Most importantly, we must realize that simplicity and clarity rely upon spontaneity. Spontaneity is being alive as a channel for Life. It is to feel how we are a system of energy connected to and within systems of energy, the Earth beneath us, the Heavens, the Cosmos above and all around us. It is to know we are here to “play in the fields of the Lord,” in the world of Sacred Creation that is all about us in human, animal, plant, and mineral forms. It is to know that every “thing” is an energy-form within and emanating from the vast and boundaryless energy that is the Universe, so that its, and our own, apparent separate thingness is, at a deeper level, an illusion. It is in feeling the energy of Life, what the Chinese call Chi, flowing through us connecting us with the life-energy that is the “ten thousand things.” It is THIS moment, and we ARE this moment arising in awareness with the faculties of a human mind and body that, when surrendered to the moment, will know exactly what is needed.
Yes, it is true, that within the faculty of mind, this moment is colored by experience from the past and intention for the future – yet this moment has more to tell us about the reality of the past – for this moment is built upon it – and what the future will be – for the future is built upon what we do in this moment – than any imaginings of our mind. Living deeply in this moment opens us to the meaning of the Buddhist notion of karma, that all that happens is action built upon the foundation of preceding actions. It teaches us that all we need, in any given moment, is to be deeply present, to feel this action-energy emerging into the present moment and then to either merge with it, actualizing its flow or make a conscious choice to alter it with our energy and will, creating a new karmic action-energy path. Spontaneity is in showing up with our intention being to let go as much as possible of our assumptions and colorations, that we are here to experience and express this moment in its suchness, in its exactly-what-it-isness.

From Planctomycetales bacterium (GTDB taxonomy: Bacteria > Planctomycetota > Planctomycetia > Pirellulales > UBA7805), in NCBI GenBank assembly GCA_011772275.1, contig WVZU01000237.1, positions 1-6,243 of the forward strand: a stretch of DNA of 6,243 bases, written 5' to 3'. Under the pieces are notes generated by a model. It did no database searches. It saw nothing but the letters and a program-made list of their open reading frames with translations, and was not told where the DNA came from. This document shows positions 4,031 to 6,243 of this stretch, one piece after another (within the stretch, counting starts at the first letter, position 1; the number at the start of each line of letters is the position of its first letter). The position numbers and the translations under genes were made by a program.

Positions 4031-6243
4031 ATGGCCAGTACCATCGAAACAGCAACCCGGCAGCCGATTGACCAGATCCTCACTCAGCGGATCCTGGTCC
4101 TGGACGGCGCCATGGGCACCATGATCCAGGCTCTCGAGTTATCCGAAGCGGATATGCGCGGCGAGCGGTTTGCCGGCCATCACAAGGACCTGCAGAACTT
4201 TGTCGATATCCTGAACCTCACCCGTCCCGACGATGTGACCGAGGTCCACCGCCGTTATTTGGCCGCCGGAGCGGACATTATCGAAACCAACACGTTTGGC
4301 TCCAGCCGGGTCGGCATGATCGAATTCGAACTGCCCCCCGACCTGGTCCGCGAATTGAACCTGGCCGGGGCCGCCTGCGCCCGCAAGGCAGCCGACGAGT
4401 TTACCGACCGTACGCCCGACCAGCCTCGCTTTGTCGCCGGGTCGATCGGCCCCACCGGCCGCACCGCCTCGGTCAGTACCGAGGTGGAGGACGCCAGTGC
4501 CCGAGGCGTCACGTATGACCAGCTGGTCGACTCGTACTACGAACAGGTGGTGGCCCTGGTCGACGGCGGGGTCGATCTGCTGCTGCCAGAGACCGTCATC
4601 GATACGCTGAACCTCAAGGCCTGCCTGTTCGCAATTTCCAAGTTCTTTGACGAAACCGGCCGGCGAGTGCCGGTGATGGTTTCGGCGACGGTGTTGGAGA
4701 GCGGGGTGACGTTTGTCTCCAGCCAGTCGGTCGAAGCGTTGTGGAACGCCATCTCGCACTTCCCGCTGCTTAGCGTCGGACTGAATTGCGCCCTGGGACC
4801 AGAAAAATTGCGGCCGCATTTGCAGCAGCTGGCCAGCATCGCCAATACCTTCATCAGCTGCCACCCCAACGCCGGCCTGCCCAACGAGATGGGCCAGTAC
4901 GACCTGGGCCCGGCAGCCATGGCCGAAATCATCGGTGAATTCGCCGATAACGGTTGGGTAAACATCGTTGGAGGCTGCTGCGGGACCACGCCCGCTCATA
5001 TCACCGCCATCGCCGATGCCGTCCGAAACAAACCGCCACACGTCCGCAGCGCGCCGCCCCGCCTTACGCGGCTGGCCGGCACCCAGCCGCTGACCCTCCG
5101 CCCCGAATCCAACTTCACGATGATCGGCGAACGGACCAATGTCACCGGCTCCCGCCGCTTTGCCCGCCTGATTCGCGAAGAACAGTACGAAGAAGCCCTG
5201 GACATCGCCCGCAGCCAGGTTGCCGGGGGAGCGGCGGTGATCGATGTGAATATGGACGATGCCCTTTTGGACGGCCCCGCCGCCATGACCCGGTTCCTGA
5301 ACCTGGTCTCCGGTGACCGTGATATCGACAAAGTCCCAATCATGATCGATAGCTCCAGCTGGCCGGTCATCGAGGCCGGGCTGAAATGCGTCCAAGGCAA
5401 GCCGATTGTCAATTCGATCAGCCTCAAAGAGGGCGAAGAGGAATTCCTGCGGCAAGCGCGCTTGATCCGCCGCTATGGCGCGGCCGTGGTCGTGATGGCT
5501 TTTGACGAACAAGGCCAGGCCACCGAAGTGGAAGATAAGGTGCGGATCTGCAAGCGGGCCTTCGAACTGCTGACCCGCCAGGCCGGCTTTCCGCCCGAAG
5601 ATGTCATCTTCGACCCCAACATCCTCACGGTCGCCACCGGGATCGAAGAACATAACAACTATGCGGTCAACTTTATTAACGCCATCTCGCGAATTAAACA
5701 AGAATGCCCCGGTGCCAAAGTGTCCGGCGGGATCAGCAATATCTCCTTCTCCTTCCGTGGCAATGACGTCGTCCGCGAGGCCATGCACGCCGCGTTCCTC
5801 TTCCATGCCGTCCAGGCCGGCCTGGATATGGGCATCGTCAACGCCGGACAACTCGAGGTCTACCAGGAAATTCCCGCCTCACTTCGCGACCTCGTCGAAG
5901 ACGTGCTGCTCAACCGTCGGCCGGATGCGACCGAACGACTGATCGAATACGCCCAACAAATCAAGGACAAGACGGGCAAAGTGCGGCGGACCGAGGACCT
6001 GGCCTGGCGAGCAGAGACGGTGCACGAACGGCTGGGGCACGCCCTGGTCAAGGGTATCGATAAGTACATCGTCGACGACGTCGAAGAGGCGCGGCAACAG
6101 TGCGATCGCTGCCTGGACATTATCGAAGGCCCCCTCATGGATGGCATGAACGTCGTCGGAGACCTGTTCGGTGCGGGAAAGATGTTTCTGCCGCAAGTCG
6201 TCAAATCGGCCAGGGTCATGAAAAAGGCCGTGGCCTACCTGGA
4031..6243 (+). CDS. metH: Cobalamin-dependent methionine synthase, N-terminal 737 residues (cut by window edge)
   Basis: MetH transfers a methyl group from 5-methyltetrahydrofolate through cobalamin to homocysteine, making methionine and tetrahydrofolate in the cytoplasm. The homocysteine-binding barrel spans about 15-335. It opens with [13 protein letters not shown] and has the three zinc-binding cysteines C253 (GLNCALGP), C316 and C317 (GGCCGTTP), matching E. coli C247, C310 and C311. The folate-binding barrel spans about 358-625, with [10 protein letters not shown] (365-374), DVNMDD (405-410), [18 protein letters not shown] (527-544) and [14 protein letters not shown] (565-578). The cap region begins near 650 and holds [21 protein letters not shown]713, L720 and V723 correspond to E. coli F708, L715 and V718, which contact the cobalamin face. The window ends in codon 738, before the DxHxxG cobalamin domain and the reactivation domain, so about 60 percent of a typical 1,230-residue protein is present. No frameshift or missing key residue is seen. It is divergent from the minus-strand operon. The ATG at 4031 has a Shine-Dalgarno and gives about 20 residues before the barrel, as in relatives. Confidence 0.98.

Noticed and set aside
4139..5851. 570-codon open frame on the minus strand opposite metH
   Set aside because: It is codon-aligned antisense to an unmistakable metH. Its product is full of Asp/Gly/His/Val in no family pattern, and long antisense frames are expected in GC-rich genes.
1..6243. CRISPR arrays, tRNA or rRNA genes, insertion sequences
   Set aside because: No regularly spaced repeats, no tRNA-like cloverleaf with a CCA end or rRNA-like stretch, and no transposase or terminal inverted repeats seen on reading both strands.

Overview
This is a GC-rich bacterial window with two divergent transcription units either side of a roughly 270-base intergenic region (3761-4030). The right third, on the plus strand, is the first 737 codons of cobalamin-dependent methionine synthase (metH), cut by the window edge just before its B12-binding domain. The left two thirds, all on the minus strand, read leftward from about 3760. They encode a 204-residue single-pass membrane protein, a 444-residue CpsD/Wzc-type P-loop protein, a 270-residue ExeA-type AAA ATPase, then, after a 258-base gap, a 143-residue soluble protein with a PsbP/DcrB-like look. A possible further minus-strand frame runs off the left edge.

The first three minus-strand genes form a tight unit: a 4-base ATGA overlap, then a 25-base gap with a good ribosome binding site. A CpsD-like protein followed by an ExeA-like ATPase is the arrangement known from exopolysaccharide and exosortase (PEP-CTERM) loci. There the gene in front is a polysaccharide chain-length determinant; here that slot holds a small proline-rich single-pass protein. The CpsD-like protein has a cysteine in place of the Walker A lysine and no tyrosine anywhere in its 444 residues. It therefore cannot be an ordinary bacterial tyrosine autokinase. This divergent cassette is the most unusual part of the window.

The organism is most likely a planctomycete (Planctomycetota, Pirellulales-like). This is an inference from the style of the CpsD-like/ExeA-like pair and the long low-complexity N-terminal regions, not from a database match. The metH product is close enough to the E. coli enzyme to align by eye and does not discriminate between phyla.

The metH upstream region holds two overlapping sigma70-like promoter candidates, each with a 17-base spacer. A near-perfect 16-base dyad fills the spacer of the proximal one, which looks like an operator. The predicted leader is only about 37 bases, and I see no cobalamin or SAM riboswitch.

Important to realize is that spontaneity happens best when we get out of our own way, not over-thinking the situation, when we operate from trust, having faith that in spontaneity we have the best chance to bring our lifetime of experience and knowledge to the moment – with the moment being that which summons our actions and not our ego. From this will emerge “flow,” the merging of self and the moment into exactly what the moment calls for. Buddhism teaches us to get the “self,” meaning ego, out of the center of our experience to allow experience to be the center of our self. With this, the moment manifests through us with its own clarity and energy, and our thoughts and actions will reflect this clarity and energy in the service of the moment rather than some neurotic agenda of the ego-self.
* Buddhism teaches that the faculties of human body and mind are best expressed when we realize there is an intelligence deeper than egoic mind, and this is intelligence that flows from the Universe itself, and if we can learn to quiet our minds, to enter into what the great Zen master Dainin Katagiri describes as “no-sound,” the no-sound of the Universe that is the silent all-sound, we will know what sound is the truest expression of who we are, what Katagiri calls “wholehearted presence.” If the sound we make in this world arises from no-sound, we will fulfill this call to manifest with simplicity, clarity, and spontaneity, for this is the beautiful dance known as Zen, the translation of which is “just sitting.” We, meaning our essence as consciousness, will be just sitting, awake, within the vastness AND the particulars of existence, with full awareness that this passing moment in the world of sound and things is all happening within a great unfolding. Then, while “sitting” we can reach into the world of sound and act, and then and only then, can our actions be the mysterious no-action that Zen teaches as, “just so” – and the “sounds” we make will be “extraordinary!”